How to file a proof of claim and the necessity of documentation.
A proof of claim can be filed with the clerk of a bankruptcy court in any particular form; however, the vast majority of claims are filed using a pre-drafted, fill-in-the-blank “official form.” That form, form B10, can be obtained online via most every bankruptcy court’s website, and the “United States Courts” webpage also contains a link to form B10 within its “Forms and Fees” section. Form B10 requires a creditor to indicate the debtor’s name and case number, along with the creditor’s name, address, address for payment distributions, claim amount, claims status (secured, unsecured, priority, etc.), and asks a creditor to attach any supporting documentation. Notably, the proof of claim must be signed under penalty of perjury. If a creditor happens to be filling out form B10 without the assistance of an attorney, it contains some pretty specific instructions in order to accomplish the task.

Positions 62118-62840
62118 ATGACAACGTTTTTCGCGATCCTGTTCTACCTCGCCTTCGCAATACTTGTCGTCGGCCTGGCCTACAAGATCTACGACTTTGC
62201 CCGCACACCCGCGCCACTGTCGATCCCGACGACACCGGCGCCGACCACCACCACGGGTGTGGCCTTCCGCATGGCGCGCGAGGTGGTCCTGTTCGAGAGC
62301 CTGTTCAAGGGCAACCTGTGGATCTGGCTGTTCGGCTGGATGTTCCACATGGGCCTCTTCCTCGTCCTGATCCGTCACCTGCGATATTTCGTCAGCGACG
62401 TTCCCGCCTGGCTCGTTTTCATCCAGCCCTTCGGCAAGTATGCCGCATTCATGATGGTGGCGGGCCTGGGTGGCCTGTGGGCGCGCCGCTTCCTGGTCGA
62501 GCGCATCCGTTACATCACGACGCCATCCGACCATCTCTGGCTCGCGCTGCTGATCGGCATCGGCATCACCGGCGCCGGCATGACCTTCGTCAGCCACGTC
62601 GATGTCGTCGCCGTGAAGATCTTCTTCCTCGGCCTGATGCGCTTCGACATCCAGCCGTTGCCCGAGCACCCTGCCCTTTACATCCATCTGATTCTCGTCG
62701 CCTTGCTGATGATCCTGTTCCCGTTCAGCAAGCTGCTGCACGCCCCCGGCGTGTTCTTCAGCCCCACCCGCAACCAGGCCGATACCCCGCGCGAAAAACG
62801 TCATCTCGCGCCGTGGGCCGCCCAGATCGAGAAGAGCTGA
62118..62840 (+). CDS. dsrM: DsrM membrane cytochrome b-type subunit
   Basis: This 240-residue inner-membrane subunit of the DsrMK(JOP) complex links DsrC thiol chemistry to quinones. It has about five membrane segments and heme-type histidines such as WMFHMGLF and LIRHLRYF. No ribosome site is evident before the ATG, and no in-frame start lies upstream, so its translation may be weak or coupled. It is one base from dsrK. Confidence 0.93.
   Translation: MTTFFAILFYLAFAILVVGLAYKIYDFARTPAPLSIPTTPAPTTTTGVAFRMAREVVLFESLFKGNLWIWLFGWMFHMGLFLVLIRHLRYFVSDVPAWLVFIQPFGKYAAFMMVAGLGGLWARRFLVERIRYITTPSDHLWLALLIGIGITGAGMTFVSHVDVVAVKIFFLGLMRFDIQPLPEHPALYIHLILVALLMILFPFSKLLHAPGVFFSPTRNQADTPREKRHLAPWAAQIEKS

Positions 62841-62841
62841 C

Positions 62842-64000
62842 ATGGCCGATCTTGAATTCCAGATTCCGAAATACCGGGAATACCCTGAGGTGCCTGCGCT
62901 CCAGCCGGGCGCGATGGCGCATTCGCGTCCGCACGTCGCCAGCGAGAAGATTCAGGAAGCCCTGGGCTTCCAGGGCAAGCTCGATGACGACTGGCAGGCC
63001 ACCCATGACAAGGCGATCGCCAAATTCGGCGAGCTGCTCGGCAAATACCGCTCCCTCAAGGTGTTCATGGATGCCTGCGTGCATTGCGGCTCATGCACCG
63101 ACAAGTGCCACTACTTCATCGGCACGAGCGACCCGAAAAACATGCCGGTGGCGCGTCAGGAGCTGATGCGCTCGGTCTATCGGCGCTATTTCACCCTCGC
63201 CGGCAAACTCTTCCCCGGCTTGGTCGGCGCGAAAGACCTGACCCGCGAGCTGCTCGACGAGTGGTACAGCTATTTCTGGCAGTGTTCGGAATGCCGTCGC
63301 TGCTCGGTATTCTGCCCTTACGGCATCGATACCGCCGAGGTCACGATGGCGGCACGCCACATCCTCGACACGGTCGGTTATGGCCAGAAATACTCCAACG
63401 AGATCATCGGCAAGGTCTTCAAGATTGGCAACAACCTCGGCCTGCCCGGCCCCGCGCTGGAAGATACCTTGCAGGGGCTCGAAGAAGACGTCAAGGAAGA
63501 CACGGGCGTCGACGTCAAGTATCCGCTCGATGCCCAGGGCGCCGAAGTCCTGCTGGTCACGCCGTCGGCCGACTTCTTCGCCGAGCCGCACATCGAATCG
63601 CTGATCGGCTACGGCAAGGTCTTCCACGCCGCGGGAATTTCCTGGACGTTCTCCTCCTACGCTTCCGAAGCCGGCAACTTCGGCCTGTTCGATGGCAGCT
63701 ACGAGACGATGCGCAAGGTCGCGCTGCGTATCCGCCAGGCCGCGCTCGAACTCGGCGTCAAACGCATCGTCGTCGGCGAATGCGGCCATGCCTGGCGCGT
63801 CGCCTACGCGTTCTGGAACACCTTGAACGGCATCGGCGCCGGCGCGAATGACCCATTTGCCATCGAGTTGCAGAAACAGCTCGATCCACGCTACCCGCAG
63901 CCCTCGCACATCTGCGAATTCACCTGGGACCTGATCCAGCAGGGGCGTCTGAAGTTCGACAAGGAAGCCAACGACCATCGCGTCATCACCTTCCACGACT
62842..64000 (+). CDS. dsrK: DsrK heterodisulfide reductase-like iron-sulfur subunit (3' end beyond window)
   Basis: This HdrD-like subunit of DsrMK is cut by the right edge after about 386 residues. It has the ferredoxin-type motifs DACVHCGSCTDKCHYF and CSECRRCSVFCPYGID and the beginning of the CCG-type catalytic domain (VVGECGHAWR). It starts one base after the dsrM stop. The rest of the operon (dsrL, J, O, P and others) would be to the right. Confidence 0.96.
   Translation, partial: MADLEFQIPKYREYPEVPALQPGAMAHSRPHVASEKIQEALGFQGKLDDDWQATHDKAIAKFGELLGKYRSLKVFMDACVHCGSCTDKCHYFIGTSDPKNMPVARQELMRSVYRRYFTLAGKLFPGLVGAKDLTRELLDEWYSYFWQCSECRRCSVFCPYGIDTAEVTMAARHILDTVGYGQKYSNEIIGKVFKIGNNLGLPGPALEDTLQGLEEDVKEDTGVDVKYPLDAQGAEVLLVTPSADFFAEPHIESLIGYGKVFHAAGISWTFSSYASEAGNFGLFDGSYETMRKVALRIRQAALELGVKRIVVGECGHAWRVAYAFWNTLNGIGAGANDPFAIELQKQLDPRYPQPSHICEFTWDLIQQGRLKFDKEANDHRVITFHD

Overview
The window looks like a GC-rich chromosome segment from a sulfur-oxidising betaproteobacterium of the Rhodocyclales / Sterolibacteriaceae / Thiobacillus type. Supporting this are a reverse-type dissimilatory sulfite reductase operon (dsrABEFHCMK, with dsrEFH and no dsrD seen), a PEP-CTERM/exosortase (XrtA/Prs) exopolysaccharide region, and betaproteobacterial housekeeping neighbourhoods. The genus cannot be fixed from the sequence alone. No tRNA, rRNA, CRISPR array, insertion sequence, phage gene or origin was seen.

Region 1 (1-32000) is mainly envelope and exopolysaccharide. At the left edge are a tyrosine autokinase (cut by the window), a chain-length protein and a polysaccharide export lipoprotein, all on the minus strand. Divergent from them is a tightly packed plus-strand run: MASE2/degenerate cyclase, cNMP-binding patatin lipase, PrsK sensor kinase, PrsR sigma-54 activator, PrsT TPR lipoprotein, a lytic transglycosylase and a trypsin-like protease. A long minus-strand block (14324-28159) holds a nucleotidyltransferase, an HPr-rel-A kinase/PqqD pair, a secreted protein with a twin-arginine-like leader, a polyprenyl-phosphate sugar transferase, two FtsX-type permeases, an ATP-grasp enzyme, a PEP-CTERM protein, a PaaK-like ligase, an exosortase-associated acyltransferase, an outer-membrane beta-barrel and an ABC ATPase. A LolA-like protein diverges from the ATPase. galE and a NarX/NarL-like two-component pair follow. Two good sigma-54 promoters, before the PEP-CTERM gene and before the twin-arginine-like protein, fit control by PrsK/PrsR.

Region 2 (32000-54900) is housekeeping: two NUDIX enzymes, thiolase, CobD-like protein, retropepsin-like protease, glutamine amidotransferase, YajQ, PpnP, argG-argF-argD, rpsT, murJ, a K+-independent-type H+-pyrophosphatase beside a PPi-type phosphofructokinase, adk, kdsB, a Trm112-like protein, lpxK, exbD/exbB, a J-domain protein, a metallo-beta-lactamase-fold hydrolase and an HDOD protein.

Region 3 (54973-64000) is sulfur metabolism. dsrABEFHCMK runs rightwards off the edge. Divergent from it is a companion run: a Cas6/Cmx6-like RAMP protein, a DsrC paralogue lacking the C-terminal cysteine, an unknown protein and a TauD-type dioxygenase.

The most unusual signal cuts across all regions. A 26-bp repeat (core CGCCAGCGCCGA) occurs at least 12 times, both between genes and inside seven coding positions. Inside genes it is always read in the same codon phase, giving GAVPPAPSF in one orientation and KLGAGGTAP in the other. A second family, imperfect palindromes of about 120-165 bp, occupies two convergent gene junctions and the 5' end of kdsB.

One item referenced above warrants discussion: the necessity of including documentation. The complexity and type of a claim dictates the amount of documentation that is necessary; but, as a general rule, it makes sense to attach any supporting documentation that a creditor has to its proof of claim. Typical attachments include pay histories, loan documents, contracts, powers of attorney, copies of judgments, and the like. In some circumstances, it makes sense to include a summary or breakdown of certain amounts included in the claim—think fees or arrearage amounts. In other circumstances, like with residential mortgage claims in chapter 13, such summaries are required. Attaching documentation is important for a couple of reasons. First, speaking generally, a proof of claim which is filed in accordance with form B10’s suggestions is entitled to prima facie validity. A claim which enjoys prima facie validity can withstand an initial attack from an objecting debtor or trustee. Second, it lessens the likelihood that a claim is objected to in the first place.